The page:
Paris Walkabout

It was raining again last night. Kept the air fresh I suppose. But we got out anyway. Just on the corner where we are staying in Rue Malar is the Chocolatier Michel Chaudun. Unfortunately closed for the summer.



Guess who this one is. I found this street-sign just a couple of blocks down the road.



It seems it is his fault, the French are smoking today … never gave it a thought before …

Anyway, the first highlight came at Le Pain Quotidien (25 Rue de Varenne, 75007 Paris,lepainquotidien.com‎). The first croissant since we had arrived in Paris. 



 



Pretty, comfortable and rustic. Not exactly cheap though. Just the smell when the basket with the butter croissant and brioche arrived at the table … heavenly. And it is always interesting to watch people having their breakfast. It is not like lunch or dinner. We are different at breakfast. It is almost like we are still human before we get ready to start the day …

But on, 35 Rue de Vaugirard, 75006 Paris, has one of my heroes his boutique. it is Sadaharu AOKI, (http://www.sadaharuaoki.com/boutique/paris-en.html). 



I love his design in pastry and packaging. This man gives every and any detail plenty of thought, and makes it art.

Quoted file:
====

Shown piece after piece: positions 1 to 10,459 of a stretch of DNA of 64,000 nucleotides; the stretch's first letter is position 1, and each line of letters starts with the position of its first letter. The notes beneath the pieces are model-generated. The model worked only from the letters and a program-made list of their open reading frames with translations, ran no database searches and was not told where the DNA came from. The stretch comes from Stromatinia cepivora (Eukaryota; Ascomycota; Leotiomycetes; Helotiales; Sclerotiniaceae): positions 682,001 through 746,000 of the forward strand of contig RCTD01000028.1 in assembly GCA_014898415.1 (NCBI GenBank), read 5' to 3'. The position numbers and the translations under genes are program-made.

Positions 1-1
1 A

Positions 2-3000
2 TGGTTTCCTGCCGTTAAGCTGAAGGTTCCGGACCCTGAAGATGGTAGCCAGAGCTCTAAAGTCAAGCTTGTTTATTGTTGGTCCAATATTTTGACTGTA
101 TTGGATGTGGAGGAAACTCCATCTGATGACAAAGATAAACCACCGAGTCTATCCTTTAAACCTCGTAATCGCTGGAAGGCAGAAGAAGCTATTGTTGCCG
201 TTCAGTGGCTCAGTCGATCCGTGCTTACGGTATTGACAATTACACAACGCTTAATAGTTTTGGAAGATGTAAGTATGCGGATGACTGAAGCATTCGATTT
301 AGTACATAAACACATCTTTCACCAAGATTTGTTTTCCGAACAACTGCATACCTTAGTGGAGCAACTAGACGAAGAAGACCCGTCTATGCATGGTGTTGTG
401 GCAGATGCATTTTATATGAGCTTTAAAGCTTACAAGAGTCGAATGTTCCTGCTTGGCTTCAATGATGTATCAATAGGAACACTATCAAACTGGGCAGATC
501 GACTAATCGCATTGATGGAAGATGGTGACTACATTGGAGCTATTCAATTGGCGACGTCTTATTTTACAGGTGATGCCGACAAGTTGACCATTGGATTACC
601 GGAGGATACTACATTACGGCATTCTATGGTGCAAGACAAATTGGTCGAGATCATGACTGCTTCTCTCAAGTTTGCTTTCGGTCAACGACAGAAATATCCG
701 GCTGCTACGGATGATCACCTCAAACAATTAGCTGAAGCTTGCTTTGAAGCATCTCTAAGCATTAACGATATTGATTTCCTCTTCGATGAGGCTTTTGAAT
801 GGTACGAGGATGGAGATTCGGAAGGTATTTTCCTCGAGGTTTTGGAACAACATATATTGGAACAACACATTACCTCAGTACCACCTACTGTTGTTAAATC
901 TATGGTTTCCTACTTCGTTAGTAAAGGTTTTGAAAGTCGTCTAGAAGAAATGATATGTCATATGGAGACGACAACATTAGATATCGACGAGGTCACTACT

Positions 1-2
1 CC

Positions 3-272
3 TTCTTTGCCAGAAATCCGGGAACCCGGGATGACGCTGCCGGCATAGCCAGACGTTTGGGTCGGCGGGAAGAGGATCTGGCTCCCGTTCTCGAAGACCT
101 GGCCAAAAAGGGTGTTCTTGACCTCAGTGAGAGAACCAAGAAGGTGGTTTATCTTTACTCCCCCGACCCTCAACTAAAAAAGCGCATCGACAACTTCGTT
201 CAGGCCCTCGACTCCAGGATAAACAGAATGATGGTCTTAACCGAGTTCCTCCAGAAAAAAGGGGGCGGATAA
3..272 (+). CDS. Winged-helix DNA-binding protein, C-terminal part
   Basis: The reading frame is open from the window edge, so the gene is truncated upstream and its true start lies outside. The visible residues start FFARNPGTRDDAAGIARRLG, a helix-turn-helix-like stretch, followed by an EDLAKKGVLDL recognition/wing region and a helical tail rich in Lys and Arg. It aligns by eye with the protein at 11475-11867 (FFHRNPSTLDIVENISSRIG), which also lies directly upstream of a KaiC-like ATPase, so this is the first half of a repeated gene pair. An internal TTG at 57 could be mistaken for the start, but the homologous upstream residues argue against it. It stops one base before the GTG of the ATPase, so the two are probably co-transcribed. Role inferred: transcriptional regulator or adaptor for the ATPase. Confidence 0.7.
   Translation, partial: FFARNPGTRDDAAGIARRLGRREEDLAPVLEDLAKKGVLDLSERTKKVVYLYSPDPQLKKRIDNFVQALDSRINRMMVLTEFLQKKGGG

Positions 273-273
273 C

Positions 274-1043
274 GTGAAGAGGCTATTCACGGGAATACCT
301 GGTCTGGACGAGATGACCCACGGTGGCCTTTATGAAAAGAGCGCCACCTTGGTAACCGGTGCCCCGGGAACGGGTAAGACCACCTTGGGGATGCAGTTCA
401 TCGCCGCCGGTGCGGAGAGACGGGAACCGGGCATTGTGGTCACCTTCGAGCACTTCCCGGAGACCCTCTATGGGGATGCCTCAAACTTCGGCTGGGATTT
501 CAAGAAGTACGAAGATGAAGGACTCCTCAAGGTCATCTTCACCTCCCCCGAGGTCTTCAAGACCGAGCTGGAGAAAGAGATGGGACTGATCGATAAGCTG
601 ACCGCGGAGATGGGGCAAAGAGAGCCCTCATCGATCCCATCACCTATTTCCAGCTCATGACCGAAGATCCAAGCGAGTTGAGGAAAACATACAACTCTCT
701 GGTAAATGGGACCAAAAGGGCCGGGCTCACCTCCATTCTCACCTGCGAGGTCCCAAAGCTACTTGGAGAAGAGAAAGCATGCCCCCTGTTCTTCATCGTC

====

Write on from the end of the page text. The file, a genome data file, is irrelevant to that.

On 67 Rue Mouffetard 75005 Paris, we found this little gem. La Maison des Tartes.


It is as small as it looks. The tartes in the window looked appetizing and fresh.



It had just three tables inside and gives the feeling of sitting in somebody’s pantry.


Still on Rue Mouffetard, just a bit further down the road ….



… guessed it? …shoe-shop …. men waiting outside … it was the tree of us ….



Published by ChefThomas

… born in Upper Austria’s Wels, I have done most of my growing up in Vienna. Only by sheer accident did I fall into the trade of Pâtissier. After a short apprentice ship at a Viennese Bakery, I was accepted for apprentice ship, at "K.u.K. Hofzuckerbäcker Demel’s Söhne", one of the oldest patisseries in Vienna. Learning the trade from the very basics, as the Emperor two Centuries ago would have expected from a "Pâtissier to the Royal and Imperial Court" (That is what the older Pâtissier still calls himself). I soon took to travel the world. From patisseries in America, to hotels in the Far East, Africa and the Middle East, did I accumulate a wealth of experience, ranging from bakeries to first class restaurants in major hotels to banquets for Presidents, Sultans and Heads of States and other famous, infamous and not so famous people. But the true excitement for me is in the "Viennese Café". Not just as an occupation, but as an institution in it own right.

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